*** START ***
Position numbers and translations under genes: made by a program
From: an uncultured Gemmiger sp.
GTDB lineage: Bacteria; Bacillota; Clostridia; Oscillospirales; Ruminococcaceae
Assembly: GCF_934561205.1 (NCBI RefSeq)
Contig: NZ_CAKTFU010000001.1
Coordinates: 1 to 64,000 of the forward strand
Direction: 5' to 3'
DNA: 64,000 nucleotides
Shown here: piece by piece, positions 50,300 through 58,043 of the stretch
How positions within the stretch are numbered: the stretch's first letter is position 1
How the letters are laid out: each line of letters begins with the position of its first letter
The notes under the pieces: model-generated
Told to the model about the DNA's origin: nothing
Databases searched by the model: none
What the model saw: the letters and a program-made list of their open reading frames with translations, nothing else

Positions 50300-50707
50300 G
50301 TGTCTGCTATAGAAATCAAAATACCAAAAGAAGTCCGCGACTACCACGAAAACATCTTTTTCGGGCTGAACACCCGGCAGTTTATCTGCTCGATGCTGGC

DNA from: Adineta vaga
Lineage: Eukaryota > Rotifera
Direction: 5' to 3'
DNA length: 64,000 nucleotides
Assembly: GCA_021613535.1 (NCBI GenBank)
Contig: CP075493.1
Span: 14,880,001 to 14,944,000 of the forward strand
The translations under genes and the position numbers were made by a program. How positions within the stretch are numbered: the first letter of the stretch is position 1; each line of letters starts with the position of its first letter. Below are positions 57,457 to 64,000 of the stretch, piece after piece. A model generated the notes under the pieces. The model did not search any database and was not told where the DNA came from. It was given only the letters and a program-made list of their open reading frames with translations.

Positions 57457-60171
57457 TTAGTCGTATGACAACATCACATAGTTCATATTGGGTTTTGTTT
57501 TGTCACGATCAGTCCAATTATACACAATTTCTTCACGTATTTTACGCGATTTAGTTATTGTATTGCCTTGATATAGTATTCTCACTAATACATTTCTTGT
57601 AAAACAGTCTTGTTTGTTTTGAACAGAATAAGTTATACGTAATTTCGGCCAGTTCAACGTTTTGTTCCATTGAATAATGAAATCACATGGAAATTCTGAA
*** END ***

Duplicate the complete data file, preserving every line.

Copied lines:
Position numbers and translations under genes: made by a program
From: an uncultured Gemmiger sp.
GTDB lineage: Bacteria; Bacillota; Clostridia; Oscillospirales; Ruminococcaceae
Assembly: GCF_934561205.1 (NCBI RefSeq)
Contig: NZ_CAKTFU010000001.1
Coordinates: 1 to 64,000 of the forward strand
Direction: 5' to 3'
DNA: 64,000 nucleotides
Shown here: piece by piece, positions 50,300 through 58,043 of the stretch
How positions within the stretch are numbered: the stretch's first letter is position 1
How the letters are laid out: each line of letters begins with the position of its first letter
The notes under the pieces: model-generated
Told to the model about the DNA's origin: nothing
Databases searched by the model: none
What the model saw: the letters and a program-made list of their open reading frames with translations, nothing else

Positions 50300-50707
50300 G
50301 TGTCTGCTATAGAAATCAAAATACCAAAAGAAGTCCGCGACTACCACGAAAACATCTTTTTCGGGCTGAACACCCGGCAGTTTATCTGCTCGATGCTGGC

DNA from: Adineta vaga
Lineage: Eukaryota > Rotifera
Direction: 5' to 3'
DNA length: 64,000 nucleotides
Assembly: GCA_021613535.1 (NCBI GenBank)
Contig: CP075493.1
Span: 14,880,001 to 14,944,000 of the forward strand
The translations under genes and the position numbers were made by a program. How positions within the stretch are numbered: the first letter of the stretch is position 1; each line of letters starts with the position of its first letter. Below are positions 57,457 to 64,000 of the stretch, piece after piece. A model generated the notes under the pieces. The model did not search any database and was not told where the DNA came from. It was given only the letters and a program-made list of their open reading frames with translations.

Positions 57457-60171
57457 TTAGTCGTATGACAACATCACATAGTTCATATTGGGTTTTGTTT
57501 TGTCACGATCAGTCCAATTATACACAATTTCTTCACGTATTTTACGCGATTTAGTTATTGTATTGCCTTGATATAGTATTCTCACTAATACATTTCTTGT
57601 AAAACAGTCTTGTTTGTTTTGAACAGAATAAGTTATACGTAATTTCGGCCAGTTCAACGTTTTGTTCCATTGAATAATGAAATCACATGGAAATTCTGAA